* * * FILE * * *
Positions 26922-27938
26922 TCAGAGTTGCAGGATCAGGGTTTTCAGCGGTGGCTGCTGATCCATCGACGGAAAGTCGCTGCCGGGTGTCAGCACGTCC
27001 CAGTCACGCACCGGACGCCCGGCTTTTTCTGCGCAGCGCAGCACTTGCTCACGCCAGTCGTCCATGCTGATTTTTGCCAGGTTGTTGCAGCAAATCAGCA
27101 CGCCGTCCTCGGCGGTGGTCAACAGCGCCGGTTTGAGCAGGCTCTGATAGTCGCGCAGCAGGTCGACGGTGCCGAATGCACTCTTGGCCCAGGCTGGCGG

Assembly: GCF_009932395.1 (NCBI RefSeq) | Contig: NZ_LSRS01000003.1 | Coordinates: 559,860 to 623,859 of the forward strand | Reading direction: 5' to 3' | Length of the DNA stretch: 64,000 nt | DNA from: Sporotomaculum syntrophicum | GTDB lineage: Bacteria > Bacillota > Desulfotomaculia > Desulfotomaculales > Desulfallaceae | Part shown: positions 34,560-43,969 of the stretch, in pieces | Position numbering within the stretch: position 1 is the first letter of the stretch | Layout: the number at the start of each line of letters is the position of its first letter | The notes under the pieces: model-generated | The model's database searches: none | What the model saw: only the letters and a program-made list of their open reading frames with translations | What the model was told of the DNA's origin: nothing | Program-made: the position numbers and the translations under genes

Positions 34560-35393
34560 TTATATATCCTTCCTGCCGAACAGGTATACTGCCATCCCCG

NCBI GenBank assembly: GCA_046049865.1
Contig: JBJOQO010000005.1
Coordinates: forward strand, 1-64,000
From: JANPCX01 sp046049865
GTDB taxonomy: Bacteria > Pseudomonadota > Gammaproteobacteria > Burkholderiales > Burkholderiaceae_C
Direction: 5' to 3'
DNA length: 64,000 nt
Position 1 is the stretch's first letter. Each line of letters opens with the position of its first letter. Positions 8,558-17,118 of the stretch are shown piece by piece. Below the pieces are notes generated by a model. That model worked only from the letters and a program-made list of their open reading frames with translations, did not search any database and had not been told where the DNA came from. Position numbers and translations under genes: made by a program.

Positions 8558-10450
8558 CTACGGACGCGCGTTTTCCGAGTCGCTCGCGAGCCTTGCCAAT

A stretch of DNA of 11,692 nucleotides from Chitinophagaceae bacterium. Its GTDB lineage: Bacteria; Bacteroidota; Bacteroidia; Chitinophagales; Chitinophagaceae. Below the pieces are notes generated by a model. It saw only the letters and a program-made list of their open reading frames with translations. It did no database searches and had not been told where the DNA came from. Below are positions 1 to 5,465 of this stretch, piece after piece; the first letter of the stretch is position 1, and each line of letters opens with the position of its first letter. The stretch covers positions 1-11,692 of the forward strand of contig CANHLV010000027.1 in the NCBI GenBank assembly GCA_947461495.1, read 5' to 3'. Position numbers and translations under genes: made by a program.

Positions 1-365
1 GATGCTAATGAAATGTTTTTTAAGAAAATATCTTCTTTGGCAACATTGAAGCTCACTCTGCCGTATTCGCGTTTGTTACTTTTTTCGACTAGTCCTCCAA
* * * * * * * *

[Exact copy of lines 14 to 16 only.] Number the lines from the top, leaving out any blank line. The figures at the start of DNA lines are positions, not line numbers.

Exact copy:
DNA length: 64,000 nt
Position 1 is the stretch's first letter. Each line of letters opens with the position of its first letter. Positions 8,558-17,118 of the stretch are shown piece by piece. Below the pieces are notes generated by a model. That model worked only from the letters and a program-made list of their open reading frames with translations, did not search any database and had not been told where the DNA came from. Position numbers and translations under genes: made by a program.

Positions 8558-10450